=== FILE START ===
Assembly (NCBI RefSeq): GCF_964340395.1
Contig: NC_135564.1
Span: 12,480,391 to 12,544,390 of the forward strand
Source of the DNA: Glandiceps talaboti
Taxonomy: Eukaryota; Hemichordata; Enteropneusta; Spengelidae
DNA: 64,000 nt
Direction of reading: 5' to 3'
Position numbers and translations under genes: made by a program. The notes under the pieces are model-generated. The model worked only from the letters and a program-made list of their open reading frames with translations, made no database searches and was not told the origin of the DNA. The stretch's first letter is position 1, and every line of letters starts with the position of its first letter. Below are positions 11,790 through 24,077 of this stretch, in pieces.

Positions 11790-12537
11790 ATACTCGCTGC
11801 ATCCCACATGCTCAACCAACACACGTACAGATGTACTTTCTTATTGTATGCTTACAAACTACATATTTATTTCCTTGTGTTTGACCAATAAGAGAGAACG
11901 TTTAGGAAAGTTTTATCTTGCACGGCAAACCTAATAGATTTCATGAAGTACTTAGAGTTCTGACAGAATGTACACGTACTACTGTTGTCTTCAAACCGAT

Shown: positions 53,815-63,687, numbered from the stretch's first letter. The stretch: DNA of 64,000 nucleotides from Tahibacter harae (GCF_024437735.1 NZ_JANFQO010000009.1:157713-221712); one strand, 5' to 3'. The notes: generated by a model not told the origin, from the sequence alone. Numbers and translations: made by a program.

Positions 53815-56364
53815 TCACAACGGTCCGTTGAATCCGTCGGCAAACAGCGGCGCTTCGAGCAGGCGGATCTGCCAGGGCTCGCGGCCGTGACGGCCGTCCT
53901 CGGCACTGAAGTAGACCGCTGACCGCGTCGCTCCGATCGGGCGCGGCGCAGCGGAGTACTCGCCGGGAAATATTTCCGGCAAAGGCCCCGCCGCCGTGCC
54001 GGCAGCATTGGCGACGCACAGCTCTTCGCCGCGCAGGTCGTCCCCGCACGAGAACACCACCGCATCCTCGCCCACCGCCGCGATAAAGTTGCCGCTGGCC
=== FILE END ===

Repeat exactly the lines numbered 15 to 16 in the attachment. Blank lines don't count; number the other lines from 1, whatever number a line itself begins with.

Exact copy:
53815 TCACAACGGTCCGTTGAATCCGTCGGCAAACAGCGGCGCTTCGAGCAGGCGGATCTGCCAGGGCTCGCGGCCGTGACGGCCGTCCT
53901 CGGCACTGAAGTAGACCGCTGACCGCGTCGCTCCGATCGGGCGCGGCGCAGCGGAGTACTCGCCGGGAAATATTTCCGGCAAAGGCCCCGCCGCCGTGCC